Now Iran feels the heat
On Monday, as Tehran once again became the scene of clashes between the security forces and demonstrators defying the government’s ban on street rallies, the paradoxical impact of the Arab world’s democratic awakening on Iran became glaringly obvious.
External, that is, geopolitical gains, may go hand-in-hand with political losses at home, and much depends on the government’s political savvy to close a credibility gap, as reflected in its open embrace of Egypt’s revolution while, simultaneously, trying to shut down the opposition movement on its streets known as the Green movement.
Thousands of protesters took to the streets in answer to calls from opposition parties in support of the uprisings in Tunisia and Egypt that have led to the leaders in those countries stepping down. They met strong resistance from the security forces, who fired into the air and used tear gas in the streets near Azadi (Freedom) Square, the announced site of the rally. At least one person was reported killed and many injured.
The rally soon turned into an anti-government demonstration, as happened in the 2009 street protests following disputed elections that saw President Mahmud Ahmadinejad earn a second term.
Notably on Monday, though, rather than anger being directed at Ahmadinejad and his administration, sections of the crowd were heard shouting against Supreme Leader Ayatollah Ali Khamenei, the heart of power in the Islamic Republic. This is an unusual development.
In contrast to muted comments on the weeks-long street unrest in Egypt, United States Secretary of State Hillary Clinton expressed support for “the aspirations of the people” who took to the streets in Iran on Monday. (Asia Times)
Bahrain: ‘day of rage’ simmers
Jasmine may be the scent sweeping across parts of the Arab world, but tear gas was the smell that permeated parts of Bahrain today.
A “day of rage” planned by Bahraini youths has resulted in clashes between demonstrators and security forces. As the day went on, the confrontations grew increasingly frequent and violent, with groups of as many as hundreds seen challenging lines of riot police. Despite a government promise to allow peaceful protests, riot police have used rubber bullets and tear gas to break up demonstrators.
It is the first significant public protest in the oil-rich Gulf since Tunisia and Egypt ousted their presidents through widespread revolt.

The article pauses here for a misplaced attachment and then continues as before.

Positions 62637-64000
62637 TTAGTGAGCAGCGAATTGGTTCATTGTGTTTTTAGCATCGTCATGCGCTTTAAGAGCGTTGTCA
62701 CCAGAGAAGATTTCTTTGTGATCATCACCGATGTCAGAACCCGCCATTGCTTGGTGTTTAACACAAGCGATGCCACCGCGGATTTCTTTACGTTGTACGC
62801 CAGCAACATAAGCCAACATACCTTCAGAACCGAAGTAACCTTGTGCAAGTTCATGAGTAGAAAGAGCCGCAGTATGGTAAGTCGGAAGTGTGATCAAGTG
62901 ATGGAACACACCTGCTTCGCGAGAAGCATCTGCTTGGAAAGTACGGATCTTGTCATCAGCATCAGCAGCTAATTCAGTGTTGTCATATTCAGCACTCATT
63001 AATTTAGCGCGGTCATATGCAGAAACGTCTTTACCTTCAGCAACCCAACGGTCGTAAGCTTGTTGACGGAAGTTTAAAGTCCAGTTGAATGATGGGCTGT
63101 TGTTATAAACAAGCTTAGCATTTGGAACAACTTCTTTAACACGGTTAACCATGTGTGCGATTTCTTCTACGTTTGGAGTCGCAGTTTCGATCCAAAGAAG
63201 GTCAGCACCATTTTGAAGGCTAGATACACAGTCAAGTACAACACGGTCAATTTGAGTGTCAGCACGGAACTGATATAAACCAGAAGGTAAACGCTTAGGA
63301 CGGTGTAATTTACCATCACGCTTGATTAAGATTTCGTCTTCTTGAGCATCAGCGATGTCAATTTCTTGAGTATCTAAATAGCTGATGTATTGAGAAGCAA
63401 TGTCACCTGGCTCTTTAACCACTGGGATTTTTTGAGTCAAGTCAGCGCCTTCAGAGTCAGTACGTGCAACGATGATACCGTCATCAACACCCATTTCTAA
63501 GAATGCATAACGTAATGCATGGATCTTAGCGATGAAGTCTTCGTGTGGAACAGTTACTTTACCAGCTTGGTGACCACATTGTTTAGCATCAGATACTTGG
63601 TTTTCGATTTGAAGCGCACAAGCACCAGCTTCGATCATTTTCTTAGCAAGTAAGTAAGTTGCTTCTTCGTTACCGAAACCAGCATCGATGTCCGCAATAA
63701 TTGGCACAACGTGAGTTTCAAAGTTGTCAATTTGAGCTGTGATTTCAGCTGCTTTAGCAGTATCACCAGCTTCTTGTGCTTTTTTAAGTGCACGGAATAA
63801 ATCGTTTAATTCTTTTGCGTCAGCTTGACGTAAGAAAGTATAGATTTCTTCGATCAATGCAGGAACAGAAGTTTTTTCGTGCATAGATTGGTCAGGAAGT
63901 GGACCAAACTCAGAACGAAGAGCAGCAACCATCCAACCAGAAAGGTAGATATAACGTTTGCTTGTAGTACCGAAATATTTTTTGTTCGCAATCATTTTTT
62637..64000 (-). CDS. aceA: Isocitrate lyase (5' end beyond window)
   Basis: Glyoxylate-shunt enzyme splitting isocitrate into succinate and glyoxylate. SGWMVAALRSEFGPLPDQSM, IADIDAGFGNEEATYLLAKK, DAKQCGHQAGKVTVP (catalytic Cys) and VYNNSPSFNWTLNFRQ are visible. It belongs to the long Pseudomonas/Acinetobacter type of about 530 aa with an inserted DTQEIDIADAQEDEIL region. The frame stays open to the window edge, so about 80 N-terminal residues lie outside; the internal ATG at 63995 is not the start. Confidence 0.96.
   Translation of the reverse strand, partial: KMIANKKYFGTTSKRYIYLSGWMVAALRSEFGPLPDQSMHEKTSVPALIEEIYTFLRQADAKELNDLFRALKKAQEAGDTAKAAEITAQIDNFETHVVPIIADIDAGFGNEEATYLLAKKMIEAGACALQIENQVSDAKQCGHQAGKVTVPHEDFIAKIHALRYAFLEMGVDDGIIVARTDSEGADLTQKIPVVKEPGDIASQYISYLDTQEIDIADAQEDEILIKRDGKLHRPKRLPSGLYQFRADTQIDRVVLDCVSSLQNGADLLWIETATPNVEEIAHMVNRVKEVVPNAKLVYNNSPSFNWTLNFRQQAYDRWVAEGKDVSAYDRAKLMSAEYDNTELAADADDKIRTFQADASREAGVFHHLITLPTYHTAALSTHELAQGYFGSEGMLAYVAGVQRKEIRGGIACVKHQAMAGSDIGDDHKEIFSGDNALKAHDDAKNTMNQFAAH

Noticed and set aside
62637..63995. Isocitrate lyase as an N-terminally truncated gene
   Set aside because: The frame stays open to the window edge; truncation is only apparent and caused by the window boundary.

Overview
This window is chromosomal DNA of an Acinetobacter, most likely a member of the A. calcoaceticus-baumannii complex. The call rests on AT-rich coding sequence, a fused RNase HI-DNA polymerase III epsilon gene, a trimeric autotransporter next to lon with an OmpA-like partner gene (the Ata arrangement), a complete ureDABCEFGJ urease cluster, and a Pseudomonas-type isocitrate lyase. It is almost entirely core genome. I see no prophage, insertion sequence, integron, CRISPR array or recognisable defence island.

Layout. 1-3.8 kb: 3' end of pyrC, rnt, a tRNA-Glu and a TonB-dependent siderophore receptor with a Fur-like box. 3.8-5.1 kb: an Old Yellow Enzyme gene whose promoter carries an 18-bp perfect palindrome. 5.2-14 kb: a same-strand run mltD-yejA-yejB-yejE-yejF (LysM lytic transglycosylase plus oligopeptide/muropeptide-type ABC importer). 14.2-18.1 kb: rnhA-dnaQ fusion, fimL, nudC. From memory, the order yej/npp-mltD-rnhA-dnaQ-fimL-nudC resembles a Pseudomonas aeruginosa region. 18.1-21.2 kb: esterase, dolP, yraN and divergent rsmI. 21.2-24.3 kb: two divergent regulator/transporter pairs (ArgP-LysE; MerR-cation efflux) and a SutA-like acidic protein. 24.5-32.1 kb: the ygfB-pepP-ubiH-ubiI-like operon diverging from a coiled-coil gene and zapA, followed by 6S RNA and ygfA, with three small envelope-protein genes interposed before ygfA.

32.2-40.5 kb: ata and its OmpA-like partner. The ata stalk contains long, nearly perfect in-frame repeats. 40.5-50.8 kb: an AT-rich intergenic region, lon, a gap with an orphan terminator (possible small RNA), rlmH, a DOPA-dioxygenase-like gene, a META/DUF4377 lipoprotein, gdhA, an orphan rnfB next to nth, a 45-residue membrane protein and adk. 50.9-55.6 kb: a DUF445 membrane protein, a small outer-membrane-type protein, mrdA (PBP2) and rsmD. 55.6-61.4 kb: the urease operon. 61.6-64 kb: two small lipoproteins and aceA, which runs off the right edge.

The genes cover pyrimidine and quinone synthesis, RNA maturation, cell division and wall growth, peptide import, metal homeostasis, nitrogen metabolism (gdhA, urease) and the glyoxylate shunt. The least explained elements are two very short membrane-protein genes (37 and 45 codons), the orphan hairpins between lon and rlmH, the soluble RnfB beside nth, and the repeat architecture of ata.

The Gulf Cooperation Council, a loose bloc of Arab peninsula states, is arguably the world’s richest country club, with over a trillion dollars stashed away in foreign reserves and almost half the planet’s proven oil reserves still underground. This wealth has bought autocratic rulers domestic support and helped insulate the bloc from the current wave of Arab unrest.
However, Bahrain, the smallest of the GCC countries, is starting to look like the odd one out, due to its strained government finances and unique demographic makeup.
Unlike the rest of the Gulf, Bahrain is a Shia-majority country ruled by a Sunni royal family. The Shia, and some Sunni liberals, have for decades complained about limited rights, discrimination and heavy-handed rule. (Financial Times)
Unrest in Bahrain could threaten key U.S. military outpost
The tiny oil-producing state just off the east coast of Saudi Arabia is home to the U.S. Navy’s Fifth Fleet, headquarters for a U.S. Marine Corps amphibious unit and a crucial base for U.S. Air Force jet fighter interceptors and spy planes.
Bahrain gives Washington a base in the very heart of the Gulf from which it can protect and monitor the movement of 40% of the world’s oil through the Strait of Hormuz, spy on Iran and support pro-Western Gulf states from potential threats.
The United States has had a naval presence in Bahrain since 1947, but that waned in 1977 when an agreement to allow Washington to dock its Middle East Fleet in Bahrain was terminated following unsuccessful Shiite attempts to end the Khalifa monarchy and expel the U.S. Navy.
In the 1990s, the U.S. naval presence was renewed and expanded as a result of the First Gulf War, when Bahrain became a primary coalition naval base and the centre of air operations against Iraqi targets.